(http://www.MaritimeCyprus.com) The International Chamber of Shipping (ICS) is the principal global trade association for shipowners, concerned with all regulatory, operational and legal issues, as well as employment affairs. The membership of ICS comprises national shipowners’ associations representing all sectors and trades from 37 countries, covering more than 80% of the world merchant fleet.
ICS Chairman, Esben Poulsson, explained: “The immediate focus of ICS is the successful implementation of the UN IMO global sulfur cap, which will take complete effect on 1st January. ICS has produced comprehensive advice to help shipowners prepare and achieved notable success in persuading IMO to adopt appropriate guidelines for its member states.
“These initiatives should go at least some way towards reducing the risk that shipowners, through no fault of their own, could be unfairly penalised by Port State Control authorities in the event that safe and compliant low sulfur fuels are initially unavailable in every port worldwide.
“There are still many questions that will not be fully settled before 2020, not least what the cost of compliant fuels will be, but hopefully this enormous regulatory change will proceed as smoothly as possible.
“ICS is acutely aware of the urgent need for international shipping to eliminate greenhouse gas (GHG) emissions as soon as practicable, through a combination of short and longer term measures. The sector has already made impressive CO2 reductions since 2008, something for which the shipping industry is given insufficient credit. But now the industry must redouble its efforts to deliver further dramatic improvements in fuel efficiency, as demanded by governments and society at large.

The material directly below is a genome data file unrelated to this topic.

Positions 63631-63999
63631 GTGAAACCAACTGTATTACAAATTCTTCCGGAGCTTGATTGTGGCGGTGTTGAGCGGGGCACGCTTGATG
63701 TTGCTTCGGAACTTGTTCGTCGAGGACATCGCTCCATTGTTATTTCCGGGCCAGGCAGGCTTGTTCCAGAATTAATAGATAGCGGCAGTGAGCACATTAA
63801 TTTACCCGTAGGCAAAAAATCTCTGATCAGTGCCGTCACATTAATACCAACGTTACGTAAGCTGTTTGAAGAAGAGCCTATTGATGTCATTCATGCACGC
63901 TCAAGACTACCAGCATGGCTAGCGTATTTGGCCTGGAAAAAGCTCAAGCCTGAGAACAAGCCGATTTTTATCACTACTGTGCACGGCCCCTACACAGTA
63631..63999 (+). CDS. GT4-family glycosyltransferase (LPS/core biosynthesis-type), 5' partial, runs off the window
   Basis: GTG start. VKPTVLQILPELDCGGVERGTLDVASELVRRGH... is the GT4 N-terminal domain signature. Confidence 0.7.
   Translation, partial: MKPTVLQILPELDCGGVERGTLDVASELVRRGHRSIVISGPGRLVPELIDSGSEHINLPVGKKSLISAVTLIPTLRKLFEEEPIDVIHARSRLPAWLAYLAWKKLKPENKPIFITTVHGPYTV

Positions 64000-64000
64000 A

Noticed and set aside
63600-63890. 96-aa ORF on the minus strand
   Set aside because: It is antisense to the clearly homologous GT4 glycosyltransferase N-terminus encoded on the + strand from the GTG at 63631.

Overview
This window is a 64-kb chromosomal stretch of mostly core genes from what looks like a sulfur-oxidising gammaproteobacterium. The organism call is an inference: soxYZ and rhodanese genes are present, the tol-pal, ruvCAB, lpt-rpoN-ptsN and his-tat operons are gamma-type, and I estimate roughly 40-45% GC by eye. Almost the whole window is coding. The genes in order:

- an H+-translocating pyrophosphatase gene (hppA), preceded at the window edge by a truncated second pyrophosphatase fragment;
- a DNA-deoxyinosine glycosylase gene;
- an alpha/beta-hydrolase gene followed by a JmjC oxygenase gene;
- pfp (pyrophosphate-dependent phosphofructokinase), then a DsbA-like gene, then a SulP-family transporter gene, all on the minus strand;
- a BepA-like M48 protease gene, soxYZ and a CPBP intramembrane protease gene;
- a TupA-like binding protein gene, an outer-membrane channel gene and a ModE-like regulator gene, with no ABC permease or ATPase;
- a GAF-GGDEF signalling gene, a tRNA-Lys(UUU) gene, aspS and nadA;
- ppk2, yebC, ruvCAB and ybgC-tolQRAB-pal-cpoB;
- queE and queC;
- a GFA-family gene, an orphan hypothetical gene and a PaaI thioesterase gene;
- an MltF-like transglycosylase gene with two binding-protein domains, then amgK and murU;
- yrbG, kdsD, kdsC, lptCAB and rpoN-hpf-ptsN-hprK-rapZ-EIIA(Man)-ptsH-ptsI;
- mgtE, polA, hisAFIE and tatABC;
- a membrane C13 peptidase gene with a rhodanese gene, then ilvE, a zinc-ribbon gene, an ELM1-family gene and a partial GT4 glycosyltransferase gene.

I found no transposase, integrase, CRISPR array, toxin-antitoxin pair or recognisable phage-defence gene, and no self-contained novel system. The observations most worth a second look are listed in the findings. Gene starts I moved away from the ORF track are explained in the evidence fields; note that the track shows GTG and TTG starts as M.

“ICS has been leading the way in coming forward with constructive proposals for GHG reduction at IMO and will continue to do so throughout 2019. The transition to zero CO2 emitting fuels – which we have dubbed the ‘Fourth Propulsion Revolution’ – is the challenge of our age, and one that I know the industry will embrace.
“This will require truly massive investment in research and development, which ICS believes must be at the heart of the IMO GHG Strategy if the ambitious reduction targets that IMO Member States have set are to be met,” he concluded.
The Annual Review also explains how ICS is calling for a comprehensive review of the IMO STCW Convention governing seafarers’ training standards, and how this initiative is already gaining traction with governments.
It also examines progress on a range of other legal and policy issues at many different international fora, including high level negotiations on a new UN Law of the Sea agreement for the protection of marine bio-diversity, which could have significant consequences for the future regulation of shipping.
Among the many other issues covered are the threats of a global trade war, the spike in the number of violent pirate attacks off West Africa, and the continuing migrant problem in the Mediterranean..
Because of hardening attitudes toward immigration in Europe, Poulsson remarked that “there are increasing questions as to whether ships involved in large scale rescue operations can be confident that prompt and predictable disembarkation of rescued people will continue.”
The ICS Annual Review 2019 is being distributed via ICS’ member national shipowners’ associations. It is available free of charge and can also be downloaded here (click on below image):